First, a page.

(Photo: Supporters and protestors hold a signs while waiting for Pope Benedict to arrive at Westminster Abbey in London September 17, 2010./Suzanne Plunkett)
Pope Benedict is usually greeted by adulating crowds when he travels in Italy and other Catholic countries but he was treated to a mixed reception in London. Protesters, many angered by a sex abuse scandal that has rocked the Catholic Church worldwide, shouted "anti-Christ" and "Pope will go to hell" as the pope drove through the heart of London on Friday in a bullet-proof popemobile.
Hundreds booed aggressively as he arrived at Westminster Abbey in London's historic core to celebrate Evening Prayer -- one of the religious focal points of his four-day visit to Britain. Papal supporters at times tried to steal the momentum by chanting "We love you pope" but in most cases were quickly drowned out by boos and whistles.
(Photo: Protest as Pope Benedict XVI arrives by car at St Mary's University College in London September 17, 2010/Peter Macdiarmid)
Pope Benedict reminded his Church on Friday that its first priority was to provide a safe environment for children as the pontiff was met by the first substantial protest of his delicate visit to Britain. Several hundred people whistled and shouted "Pope must resign" and "shame" as the papal motorcade entered a Catholic school complex in Twickenham, southwest London.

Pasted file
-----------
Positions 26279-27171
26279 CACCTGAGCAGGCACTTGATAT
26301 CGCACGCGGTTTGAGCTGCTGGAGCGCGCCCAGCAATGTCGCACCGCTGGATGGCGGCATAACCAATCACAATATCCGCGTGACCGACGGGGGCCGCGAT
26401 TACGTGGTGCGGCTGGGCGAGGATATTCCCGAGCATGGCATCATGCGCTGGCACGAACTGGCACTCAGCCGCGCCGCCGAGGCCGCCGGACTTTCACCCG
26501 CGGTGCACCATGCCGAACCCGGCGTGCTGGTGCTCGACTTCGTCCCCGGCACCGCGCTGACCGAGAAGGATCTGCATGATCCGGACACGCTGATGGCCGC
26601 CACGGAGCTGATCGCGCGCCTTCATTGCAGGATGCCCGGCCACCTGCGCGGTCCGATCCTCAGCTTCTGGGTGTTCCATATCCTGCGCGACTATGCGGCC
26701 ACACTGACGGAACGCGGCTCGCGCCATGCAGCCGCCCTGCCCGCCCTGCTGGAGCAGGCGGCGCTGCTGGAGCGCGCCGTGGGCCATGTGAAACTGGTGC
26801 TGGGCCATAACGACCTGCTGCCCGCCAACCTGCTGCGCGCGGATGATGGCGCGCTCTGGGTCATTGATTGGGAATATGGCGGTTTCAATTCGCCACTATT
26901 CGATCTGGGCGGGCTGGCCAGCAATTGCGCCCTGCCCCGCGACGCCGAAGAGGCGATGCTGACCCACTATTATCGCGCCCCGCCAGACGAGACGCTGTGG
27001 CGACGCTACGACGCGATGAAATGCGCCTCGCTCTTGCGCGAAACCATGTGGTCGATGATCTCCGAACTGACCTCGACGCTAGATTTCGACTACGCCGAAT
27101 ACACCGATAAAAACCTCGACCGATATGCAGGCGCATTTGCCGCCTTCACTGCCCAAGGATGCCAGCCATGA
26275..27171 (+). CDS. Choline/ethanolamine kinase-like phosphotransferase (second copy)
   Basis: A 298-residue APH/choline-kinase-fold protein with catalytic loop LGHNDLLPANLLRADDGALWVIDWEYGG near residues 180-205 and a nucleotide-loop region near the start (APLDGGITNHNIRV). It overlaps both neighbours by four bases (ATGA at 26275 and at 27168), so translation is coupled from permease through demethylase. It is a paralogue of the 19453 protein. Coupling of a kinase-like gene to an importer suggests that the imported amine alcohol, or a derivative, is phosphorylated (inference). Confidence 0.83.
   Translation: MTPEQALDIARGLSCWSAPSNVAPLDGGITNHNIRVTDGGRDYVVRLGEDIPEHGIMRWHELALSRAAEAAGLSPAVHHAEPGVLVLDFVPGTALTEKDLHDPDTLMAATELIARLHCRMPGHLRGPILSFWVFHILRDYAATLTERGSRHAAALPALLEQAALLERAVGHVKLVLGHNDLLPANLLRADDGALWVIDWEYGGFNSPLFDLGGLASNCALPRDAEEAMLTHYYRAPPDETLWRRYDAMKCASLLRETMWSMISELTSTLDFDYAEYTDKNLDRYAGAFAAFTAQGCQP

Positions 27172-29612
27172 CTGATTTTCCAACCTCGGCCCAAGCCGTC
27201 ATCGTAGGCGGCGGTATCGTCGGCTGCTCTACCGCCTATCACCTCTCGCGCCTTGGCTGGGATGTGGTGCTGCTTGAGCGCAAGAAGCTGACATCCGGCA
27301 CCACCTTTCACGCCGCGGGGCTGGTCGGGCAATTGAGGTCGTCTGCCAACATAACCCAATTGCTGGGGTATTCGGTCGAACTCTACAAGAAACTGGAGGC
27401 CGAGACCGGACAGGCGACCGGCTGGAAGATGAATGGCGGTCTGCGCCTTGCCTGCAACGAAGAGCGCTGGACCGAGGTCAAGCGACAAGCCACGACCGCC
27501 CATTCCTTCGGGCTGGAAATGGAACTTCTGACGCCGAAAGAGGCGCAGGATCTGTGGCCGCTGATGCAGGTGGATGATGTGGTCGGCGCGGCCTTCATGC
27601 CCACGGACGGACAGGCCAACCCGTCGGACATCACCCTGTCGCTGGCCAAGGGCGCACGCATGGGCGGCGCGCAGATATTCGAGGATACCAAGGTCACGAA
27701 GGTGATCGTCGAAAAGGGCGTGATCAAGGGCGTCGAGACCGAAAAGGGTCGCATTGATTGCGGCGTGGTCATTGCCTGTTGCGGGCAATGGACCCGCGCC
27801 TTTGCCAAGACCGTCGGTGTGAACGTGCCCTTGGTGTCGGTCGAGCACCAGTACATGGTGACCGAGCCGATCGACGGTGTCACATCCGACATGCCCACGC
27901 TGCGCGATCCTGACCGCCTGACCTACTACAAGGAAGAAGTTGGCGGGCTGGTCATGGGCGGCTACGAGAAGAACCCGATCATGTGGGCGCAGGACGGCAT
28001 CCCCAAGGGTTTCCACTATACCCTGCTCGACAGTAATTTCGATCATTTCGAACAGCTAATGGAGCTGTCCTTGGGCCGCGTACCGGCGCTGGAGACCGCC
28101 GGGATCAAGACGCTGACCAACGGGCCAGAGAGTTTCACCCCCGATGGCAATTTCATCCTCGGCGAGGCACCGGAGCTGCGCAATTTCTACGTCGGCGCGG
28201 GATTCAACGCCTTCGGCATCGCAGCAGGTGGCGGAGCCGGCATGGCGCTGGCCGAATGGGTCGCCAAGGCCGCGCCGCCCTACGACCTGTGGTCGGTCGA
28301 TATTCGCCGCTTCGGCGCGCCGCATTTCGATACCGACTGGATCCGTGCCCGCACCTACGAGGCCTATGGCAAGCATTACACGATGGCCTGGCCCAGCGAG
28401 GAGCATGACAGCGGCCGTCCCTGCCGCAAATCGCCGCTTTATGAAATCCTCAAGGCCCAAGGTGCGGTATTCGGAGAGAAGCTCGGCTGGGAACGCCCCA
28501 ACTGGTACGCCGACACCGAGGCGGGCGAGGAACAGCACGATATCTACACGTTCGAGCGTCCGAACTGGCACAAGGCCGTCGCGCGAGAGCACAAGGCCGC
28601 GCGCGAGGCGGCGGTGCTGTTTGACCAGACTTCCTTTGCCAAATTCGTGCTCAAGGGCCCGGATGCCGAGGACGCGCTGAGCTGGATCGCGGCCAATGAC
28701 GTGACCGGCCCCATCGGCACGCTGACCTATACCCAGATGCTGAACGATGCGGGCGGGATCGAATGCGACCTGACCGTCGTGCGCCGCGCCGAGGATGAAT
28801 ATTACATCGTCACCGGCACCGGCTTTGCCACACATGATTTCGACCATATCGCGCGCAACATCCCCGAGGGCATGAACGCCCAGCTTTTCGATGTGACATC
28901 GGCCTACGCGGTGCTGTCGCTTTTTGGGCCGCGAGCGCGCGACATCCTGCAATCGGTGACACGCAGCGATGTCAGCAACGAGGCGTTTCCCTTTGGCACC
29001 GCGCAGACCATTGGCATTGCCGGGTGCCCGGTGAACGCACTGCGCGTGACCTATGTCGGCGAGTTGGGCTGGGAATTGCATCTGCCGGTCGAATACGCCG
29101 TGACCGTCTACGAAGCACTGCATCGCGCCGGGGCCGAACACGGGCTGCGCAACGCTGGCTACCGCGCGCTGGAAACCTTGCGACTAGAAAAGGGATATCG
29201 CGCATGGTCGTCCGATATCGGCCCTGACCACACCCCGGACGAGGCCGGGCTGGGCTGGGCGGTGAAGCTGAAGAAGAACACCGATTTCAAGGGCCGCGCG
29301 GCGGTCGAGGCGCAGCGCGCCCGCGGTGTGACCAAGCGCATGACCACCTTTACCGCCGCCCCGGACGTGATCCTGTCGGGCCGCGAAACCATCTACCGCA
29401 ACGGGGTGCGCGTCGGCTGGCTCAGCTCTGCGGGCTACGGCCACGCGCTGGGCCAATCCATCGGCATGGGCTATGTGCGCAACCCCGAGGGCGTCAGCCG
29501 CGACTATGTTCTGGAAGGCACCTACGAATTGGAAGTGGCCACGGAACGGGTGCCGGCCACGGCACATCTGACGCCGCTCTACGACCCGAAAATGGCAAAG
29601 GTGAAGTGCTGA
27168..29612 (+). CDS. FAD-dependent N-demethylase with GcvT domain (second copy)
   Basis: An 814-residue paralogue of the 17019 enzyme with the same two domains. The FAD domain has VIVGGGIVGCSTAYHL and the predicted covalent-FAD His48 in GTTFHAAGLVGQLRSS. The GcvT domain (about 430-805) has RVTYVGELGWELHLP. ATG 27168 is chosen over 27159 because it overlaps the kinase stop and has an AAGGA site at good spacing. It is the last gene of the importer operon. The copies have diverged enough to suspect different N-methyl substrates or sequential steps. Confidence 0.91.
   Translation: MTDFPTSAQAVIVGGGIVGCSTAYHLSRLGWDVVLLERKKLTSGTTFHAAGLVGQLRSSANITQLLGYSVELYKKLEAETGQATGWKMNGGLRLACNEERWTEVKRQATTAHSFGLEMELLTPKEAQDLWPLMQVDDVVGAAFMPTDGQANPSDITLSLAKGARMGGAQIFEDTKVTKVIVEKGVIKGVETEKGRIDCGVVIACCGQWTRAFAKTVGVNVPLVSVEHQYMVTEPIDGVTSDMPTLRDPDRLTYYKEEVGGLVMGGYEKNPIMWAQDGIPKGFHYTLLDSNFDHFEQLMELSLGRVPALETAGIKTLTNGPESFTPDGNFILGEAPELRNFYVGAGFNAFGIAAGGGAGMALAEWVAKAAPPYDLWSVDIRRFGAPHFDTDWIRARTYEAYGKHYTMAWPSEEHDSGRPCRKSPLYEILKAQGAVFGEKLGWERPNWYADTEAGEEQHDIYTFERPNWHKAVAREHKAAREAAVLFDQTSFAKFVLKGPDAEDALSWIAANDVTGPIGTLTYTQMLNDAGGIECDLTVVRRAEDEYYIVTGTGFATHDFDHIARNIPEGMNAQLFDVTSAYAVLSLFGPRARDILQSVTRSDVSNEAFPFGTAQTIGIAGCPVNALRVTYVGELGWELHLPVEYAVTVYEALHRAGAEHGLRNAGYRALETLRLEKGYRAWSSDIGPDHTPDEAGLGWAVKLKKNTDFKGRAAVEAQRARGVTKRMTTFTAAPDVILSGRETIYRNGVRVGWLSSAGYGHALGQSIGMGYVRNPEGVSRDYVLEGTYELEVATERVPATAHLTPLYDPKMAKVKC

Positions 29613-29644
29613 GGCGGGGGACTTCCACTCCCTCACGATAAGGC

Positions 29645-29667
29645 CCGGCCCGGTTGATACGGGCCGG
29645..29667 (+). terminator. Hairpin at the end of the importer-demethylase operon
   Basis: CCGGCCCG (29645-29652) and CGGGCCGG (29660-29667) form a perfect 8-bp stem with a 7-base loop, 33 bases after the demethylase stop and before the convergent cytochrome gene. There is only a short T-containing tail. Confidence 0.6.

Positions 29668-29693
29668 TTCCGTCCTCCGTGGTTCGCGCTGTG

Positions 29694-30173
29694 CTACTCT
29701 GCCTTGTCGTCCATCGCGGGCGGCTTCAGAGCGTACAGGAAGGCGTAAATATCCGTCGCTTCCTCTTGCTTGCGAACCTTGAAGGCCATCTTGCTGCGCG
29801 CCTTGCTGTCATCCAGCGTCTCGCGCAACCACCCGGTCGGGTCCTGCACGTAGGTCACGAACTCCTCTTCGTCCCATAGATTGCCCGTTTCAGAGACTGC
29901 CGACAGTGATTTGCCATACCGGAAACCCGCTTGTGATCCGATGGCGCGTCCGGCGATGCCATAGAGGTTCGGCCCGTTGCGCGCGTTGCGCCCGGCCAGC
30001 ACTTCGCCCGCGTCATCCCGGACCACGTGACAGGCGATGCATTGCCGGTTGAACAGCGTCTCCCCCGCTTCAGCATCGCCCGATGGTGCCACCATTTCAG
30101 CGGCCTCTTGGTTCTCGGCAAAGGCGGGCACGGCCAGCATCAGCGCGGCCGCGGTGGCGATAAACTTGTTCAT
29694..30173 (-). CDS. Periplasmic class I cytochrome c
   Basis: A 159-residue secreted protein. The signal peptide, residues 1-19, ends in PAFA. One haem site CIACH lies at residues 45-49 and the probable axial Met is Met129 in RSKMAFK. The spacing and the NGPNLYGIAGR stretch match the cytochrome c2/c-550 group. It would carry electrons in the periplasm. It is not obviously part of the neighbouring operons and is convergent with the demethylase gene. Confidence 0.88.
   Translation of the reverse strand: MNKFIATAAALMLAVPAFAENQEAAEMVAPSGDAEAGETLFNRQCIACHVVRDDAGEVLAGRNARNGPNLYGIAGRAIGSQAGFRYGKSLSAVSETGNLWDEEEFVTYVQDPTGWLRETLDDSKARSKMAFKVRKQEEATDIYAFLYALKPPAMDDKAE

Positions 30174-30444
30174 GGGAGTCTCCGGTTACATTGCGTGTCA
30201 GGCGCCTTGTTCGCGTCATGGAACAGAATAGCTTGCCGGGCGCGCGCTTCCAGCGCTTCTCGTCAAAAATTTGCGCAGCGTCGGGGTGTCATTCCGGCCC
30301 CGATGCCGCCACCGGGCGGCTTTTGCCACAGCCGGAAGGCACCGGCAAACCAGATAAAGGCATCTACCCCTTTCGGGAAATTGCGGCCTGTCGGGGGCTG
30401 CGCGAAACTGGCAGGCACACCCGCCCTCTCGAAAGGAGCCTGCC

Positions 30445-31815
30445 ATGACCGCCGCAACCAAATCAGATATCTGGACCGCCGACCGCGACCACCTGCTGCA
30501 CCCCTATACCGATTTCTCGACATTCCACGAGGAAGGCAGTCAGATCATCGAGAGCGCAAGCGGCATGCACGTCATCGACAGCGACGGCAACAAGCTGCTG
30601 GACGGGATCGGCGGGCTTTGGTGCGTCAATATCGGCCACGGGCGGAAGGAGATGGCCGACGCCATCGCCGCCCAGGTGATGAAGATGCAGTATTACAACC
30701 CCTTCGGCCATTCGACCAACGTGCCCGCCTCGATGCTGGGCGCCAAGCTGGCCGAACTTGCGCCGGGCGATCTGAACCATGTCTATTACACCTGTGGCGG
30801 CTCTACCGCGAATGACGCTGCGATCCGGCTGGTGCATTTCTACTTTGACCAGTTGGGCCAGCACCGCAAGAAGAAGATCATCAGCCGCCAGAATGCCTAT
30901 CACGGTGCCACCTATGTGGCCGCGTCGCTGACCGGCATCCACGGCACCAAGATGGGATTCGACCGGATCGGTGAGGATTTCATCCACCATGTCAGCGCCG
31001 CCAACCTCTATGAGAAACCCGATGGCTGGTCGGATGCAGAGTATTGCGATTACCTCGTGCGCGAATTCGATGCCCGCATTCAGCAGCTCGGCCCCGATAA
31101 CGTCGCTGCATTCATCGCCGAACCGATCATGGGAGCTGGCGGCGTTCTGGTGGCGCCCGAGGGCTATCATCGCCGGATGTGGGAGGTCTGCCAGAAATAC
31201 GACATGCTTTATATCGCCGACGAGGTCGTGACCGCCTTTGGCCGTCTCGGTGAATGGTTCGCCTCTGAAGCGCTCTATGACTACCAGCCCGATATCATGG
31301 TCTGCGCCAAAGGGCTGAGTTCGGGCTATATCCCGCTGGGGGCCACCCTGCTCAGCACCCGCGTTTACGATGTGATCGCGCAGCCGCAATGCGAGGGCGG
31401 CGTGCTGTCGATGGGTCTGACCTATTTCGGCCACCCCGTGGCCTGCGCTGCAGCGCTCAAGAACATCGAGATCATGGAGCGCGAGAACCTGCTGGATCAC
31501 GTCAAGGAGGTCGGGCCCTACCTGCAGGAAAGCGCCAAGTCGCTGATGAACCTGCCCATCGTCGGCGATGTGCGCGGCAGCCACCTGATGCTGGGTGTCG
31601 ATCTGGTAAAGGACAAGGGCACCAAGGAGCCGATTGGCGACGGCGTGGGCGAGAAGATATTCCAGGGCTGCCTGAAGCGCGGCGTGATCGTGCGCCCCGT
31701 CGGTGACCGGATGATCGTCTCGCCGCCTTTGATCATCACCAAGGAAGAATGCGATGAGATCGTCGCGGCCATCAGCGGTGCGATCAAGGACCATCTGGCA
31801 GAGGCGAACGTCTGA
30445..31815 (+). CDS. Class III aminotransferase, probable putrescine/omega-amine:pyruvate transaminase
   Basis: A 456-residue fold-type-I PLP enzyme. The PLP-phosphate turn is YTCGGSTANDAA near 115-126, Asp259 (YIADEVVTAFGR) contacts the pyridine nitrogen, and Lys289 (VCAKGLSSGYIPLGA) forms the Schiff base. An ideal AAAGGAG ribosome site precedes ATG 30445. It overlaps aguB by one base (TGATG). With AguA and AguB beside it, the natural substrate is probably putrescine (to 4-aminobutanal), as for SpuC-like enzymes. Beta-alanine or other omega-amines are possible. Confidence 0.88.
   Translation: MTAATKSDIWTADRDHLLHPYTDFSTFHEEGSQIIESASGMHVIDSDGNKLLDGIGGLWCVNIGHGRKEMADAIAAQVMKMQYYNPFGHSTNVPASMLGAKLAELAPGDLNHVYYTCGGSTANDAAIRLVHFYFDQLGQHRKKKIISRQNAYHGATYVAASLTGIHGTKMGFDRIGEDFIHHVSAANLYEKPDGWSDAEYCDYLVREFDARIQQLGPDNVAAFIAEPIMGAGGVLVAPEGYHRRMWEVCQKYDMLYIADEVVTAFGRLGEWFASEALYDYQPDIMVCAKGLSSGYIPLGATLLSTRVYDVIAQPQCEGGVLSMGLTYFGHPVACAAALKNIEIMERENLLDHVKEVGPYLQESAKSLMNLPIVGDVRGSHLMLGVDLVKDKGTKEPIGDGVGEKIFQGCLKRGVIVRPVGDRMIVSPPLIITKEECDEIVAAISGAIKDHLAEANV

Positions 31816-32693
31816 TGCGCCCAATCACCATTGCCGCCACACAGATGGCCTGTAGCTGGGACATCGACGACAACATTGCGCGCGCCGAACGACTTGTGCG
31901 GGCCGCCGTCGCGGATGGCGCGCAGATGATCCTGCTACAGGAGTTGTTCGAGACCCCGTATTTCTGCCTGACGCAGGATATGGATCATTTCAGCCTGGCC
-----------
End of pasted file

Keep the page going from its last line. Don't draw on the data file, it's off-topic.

They held placards reading "Hypocrisy and lies" and "Catholic paedophile cover up."
The following is a guest contribution. Reuters is not responsible for the content and the views expressed are the authors’ alone. This interview with Abdullahi Ahmed an-Naim and Massimo Papa about Iran's stoning sentence against Sakineh Mohammadi Ashtiani on charges of adultery was originally published in Oasis, a Venice-based magazine on Christian-Muslim dialogue. Martino Diez is director of research at the Oasis International Foundation.
By Martino Diez
Professor Naim, what is your assessment of Sakineh’s case?
Officially, the authorities maintain this is a straightforward murder case. Although I have not followed the matter in detail, I think that the ambiguity of the versions produced throughout the years is suspicious and betrays the presence of political manipulation. This poor woman has ended up at the centre of a struggle between different underground factions. There are many cases similar to this.
from Russell Boyce:
As the anniversary of the 9/11 attack coincided with Eid celebrations, Florida based Pastor Terry Jones announced that he would burn the Koran as a protest to plans to site a Muslim cultural centre near Ground Zero , stoking tensions in Asia. Add into the mix millions in Pakistan suffering from lack of water, food and shelter after floods, a parliament election in Afghanistan and a U. S. -led military campaign against the Taliban around Kandahar - photographers in the region had lots of raw material to work with.
Raheb's picture of relief and joy caught in the harsh light of a direct flash seems to explode in a release of tension as news spreads that Pastor Jones had cancelled his plans to burn the Koran. It has to be said that ironically earlier in the day in Pakistan US flags were burned in protest against the planned protest.